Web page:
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Serena, Kerber through to Wimbledon semifinals

 LONDON, July 10: Serena Williams remains on the path for an eighth Wimbledon crown – and a 24th Grand Slam title – after beating Italy’s Camila Giorgi on Tuesday to reach the semifinals.

Williams, after dropping a set at the All England Club for the first time in this year’s tournament, rallied for a 3-6, 6-3, 6-4 win on Centre Court.

The 36-year-old Williams was absent from the All England Club in 2017 due to her pregnancy, and played her first Grand Slam since giving birth at the French Open last month when she reached fourth round.

On the other hand, eleventh seed Angelique Kerber reached the semifinals with a 6-3, 7-5 win over Russia’s Daria Kasatkina.

Two-time Grand Slam winner Kerber, the highest-ranked seed left in the women’s competition, dominated the first set as Kasatkina struggled with nerves.

Fourteenth seed Kasatkina, 21, grew in confidence but Kerber came through to win on her seventh match point.

The German, 30, will face Latvian 12th seed Jelena Ostapenko on Thursday after she beat Dominika Cibulkova 7-5, 6-4.

After taking the first set, Kerber broke to go 3-1 up in the second before Kasatkina levelled for 3-3 only for another double fault to put the German back in control.

The Russian, who thrilled the crowd with some superb returns and passing shots, broke back again for 4-4 but her opponent replied immediately.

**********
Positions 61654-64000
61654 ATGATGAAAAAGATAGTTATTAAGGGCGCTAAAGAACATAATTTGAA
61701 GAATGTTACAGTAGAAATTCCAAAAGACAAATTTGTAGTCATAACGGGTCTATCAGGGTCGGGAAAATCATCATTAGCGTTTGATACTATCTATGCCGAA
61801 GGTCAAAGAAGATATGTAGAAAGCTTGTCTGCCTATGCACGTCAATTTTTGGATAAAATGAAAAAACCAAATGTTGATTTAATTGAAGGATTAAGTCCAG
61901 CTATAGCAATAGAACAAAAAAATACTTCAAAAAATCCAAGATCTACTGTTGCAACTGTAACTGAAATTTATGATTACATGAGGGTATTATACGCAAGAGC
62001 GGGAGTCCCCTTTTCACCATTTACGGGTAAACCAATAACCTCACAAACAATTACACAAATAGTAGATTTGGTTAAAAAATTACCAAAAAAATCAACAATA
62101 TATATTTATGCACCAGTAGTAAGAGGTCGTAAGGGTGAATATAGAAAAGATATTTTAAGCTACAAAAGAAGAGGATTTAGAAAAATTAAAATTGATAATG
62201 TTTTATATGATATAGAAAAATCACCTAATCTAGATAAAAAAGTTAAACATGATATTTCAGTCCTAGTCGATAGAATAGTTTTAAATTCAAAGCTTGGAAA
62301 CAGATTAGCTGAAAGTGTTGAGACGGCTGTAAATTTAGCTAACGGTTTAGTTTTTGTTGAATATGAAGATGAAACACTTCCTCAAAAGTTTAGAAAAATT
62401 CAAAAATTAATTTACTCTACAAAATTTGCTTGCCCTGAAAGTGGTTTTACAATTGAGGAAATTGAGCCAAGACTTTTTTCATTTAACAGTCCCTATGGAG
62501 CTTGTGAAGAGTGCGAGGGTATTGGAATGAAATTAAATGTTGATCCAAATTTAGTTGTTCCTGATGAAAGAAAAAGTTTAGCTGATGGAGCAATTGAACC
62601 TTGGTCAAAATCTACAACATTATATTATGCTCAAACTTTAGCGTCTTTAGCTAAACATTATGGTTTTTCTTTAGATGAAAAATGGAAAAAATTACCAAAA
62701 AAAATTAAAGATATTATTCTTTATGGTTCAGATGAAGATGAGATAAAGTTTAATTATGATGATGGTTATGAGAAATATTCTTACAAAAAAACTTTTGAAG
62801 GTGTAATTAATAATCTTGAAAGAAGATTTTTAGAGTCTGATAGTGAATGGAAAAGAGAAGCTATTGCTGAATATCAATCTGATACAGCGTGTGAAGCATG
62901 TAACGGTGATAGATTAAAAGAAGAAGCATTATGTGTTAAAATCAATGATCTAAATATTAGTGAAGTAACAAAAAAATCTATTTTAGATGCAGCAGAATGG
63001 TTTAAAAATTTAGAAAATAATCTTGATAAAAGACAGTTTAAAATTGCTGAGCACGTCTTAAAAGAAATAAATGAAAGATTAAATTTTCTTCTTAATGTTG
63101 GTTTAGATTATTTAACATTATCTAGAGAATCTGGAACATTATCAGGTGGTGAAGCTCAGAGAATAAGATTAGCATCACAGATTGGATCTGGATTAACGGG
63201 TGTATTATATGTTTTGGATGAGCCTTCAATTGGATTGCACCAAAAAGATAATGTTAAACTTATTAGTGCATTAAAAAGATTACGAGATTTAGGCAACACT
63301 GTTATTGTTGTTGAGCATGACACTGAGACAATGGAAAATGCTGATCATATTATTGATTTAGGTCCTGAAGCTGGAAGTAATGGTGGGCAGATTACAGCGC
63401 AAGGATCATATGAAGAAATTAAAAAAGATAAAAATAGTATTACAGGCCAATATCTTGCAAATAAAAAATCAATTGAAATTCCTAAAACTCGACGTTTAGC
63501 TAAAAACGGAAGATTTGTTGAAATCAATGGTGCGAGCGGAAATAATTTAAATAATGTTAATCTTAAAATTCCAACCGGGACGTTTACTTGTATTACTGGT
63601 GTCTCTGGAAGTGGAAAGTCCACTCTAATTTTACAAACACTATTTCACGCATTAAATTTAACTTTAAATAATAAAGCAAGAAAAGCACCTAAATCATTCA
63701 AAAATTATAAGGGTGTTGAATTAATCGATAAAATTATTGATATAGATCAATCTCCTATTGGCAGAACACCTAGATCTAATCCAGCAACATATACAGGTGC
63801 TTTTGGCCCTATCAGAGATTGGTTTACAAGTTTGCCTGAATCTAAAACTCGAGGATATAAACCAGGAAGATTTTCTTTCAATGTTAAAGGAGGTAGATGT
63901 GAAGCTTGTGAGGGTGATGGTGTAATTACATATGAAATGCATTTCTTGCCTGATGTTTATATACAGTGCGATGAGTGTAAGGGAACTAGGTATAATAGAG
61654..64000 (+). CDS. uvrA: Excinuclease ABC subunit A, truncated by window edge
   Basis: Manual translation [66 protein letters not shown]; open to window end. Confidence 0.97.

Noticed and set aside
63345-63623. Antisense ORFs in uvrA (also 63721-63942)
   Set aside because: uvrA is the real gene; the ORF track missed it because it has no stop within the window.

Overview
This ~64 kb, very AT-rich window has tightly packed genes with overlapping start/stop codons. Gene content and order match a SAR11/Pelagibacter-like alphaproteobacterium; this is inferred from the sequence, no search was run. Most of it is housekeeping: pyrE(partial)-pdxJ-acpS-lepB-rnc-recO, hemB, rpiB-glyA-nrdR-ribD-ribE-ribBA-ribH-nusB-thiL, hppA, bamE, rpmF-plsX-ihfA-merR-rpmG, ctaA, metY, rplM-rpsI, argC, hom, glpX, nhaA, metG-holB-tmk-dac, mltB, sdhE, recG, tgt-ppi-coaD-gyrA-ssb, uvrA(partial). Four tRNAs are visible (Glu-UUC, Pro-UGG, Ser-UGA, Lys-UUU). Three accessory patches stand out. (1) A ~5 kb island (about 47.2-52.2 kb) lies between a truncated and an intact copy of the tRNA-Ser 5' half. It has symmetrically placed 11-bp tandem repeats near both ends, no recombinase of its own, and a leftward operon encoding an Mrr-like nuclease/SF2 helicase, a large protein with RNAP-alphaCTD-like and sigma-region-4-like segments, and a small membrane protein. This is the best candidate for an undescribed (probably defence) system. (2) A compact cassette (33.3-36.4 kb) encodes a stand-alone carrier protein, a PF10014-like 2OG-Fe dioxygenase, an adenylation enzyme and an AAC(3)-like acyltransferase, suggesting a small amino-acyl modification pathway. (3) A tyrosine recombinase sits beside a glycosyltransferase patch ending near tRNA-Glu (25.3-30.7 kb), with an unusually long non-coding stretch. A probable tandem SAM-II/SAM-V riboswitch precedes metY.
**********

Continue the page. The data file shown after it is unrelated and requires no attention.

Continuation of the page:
With Kerber serving for a place in the last four, Kasatkina earned two break points with a forehand and levelled the scores before again failing to hold her serve.

Kasatkina then saved five match points before surviving yet another thanks to Hawkeye, with Kerber’s lob landing just beyond the baseline.

The 2016 Wimbledon runner-up finally won through to the semis when Kasatkina’s return found the net.

Earlier on Monday, Kei Nishikori became the first Japanese man in 23 years to reach the Wimbledon quarterfinals and then predicted a “war” with Novak Djokovic to get to the last four.

Nishikori, 28, overcame an arm injury to reach his first All England Club quarterfinal with a 4-6, 7-6 (7/5), 7-6 (12/10), 6-1 win over Latvian qualifier Ernests Gulbis.

But having become the first Japanese man to reach the quarterfinals since Shuzo Matsuoka in 1995, Nishikori must now overturn a 13-2 career losing record against three-time champion Djokovic on Wednesday.

“He’s always like a big war for me. I always enjoy playing against him. It’s always a big challenge,” said Nishikori.

The Japanese player has already lost twice to the former world number one this year – on clay in Madrid and Rome.

Although the two have never met on grass, Nishikori is still hamstrung by the knowledge that the last of his two wins against the Serb was in 2014 in a memorable semifinal victory at the US Open.

“Maybe I don’t have good results or good record with him, but I always enjoy playing him.

“He’s one of the best players on the tour.”

Adding to Nishikori’s problems is a worrying right arm injury which required extensive treatment and a medical time-out in his win over world 130 Gulbis, the man who had put out fourth seed Alexander Zverev in the third round.

“My elbow was bothering me little bit,” admitted Nishikori.

“From the second, it got better and I just tried to stay calm and fight every game.” Djokovic, meanwhile, reached the quarterfinals for the 10th time with a 6-4, 6-2, 6-2 win over Russia’s Karen Khachanov.

Seeded 12, Wednesday will be Djokovic’s 41st appearance in a Grand Slam quarterfinal.

His match against Nishikori will fall on the first anniversary of him having to retire from his 2017 quarterfinal against Tomas Berdcyh with an elbow injury. That precipitated a lengthy absence from the tour and a worrying dip in form and confidence. – Agencies

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